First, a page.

Three cups of coffee a day 'may have health benefits'

There is Good News to Share About Coffee

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Good news for the coffee lovers, as per studies it was revealed by the scientists on Wednesday that the people who consume three to four cups of coffee a day experience more health benefits than the ones who consume less.

Evidence also suggests it cuts the risk of certain cancers, diabetes, liver disease, and dementia.

It also cuts the risk of liver cancer by 34 per cent and bowel cancer by 17 per cent - but actually seems to increase the risk of leukaemia, lymphoma and lung cancer.

Drinking coffee reduces the possibility of stroke by 8%, heart failure by 7%, said the researchers, initially aims to study the degree of the effect of drink on cardiovascular health.

Earlier studies have suggested beneficial links between coffee drinking and liver disease.

But Prof Paul Roderick, co-author of the study, from the faculty of medicine at University of Southampton, said the review could not say if coffee intake had made the difference.

Umbrella reviews look at previous meta-analyses and provide a high-level summary of the combined research.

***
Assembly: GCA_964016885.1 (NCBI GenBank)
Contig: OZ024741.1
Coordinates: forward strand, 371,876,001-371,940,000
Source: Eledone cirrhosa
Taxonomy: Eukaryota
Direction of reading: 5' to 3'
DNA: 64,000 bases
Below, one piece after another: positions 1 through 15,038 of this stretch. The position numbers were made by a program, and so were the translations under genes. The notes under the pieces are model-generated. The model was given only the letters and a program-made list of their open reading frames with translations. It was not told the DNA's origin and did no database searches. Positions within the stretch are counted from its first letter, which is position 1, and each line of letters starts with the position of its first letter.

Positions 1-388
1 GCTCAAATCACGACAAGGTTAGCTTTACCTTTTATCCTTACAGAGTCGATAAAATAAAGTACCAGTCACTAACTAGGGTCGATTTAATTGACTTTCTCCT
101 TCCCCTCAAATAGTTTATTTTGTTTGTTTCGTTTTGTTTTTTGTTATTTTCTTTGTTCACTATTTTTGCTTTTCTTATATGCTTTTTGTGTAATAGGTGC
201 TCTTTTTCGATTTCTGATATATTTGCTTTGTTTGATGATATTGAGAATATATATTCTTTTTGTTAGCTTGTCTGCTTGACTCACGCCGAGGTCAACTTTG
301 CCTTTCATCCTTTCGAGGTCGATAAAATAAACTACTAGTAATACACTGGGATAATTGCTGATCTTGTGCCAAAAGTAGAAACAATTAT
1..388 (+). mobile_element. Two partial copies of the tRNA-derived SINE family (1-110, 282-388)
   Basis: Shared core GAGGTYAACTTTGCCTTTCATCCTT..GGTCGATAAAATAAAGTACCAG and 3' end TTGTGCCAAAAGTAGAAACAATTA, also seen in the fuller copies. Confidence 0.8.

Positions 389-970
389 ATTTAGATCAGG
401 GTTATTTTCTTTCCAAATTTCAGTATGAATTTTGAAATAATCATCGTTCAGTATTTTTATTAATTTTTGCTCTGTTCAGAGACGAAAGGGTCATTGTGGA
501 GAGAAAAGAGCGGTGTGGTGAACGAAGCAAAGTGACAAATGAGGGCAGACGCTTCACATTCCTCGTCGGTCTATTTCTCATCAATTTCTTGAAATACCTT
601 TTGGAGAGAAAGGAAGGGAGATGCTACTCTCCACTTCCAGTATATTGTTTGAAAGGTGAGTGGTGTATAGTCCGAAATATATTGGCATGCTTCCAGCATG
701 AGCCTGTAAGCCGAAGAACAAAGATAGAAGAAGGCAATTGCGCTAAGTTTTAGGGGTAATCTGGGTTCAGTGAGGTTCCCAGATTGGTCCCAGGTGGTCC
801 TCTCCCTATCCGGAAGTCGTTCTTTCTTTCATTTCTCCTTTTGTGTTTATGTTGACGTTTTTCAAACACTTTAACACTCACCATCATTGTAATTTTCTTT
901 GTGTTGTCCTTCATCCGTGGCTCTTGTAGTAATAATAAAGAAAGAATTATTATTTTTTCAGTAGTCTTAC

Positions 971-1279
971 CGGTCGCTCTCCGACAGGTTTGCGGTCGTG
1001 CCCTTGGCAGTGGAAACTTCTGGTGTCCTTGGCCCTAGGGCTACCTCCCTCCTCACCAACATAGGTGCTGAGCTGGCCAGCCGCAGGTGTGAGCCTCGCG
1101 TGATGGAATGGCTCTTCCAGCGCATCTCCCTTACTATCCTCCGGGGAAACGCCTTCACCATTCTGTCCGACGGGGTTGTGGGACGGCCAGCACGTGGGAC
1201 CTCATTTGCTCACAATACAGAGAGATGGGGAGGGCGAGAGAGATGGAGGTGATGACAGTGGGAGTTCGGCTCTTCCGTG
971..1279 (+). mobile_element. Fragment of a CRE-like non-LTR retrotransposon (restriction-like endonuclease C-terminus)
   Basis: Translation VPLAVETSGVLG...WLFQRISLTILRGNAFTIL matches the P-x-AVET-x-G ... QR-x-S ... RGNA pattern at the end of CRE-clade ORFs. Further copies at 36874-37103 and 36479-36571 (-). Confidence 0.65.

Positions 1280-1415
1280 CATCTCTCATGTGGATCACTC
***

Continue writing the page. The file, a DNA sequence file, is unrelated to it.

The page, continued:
It says those who drink more than this each day run the risk anxiety, sleeplessness, heart rhythm disturbances or heart failure. One eight-ounce cup of coffee typically has between 95 and 165mg of caffeine in it, according to the Mayo Clinic, but tea, energy drinks, soda, and foods like chocolate also contain caffeine - so make sure you're being mindful of your total intake.

Reassuringly, harms were not apparent apart from during pregnancy when coffee drinking was linked to low birth weight, premature birth (in the first six months of pregnancy) and miscarriage.

Now, four cups per day isn't considered excessive coffee drinking and more in the moderate range, but it is still a pretty sizable amount.

There also seemed to be beneficial associations between coffee consumption and Parkinson's disease, depression and Alzheimer's disease. The latest study builds on that research but calls for more randomised controlled trials to further understand the correlation.

They wrote: 'Coffee is highly consumed worldwide and could have positive health benefits, especially in chronic liver disease. Should people start drinking coffee for health reasons? But they insist the findings prove moderate coffee consumption is safe, and more than likely to be good for you.

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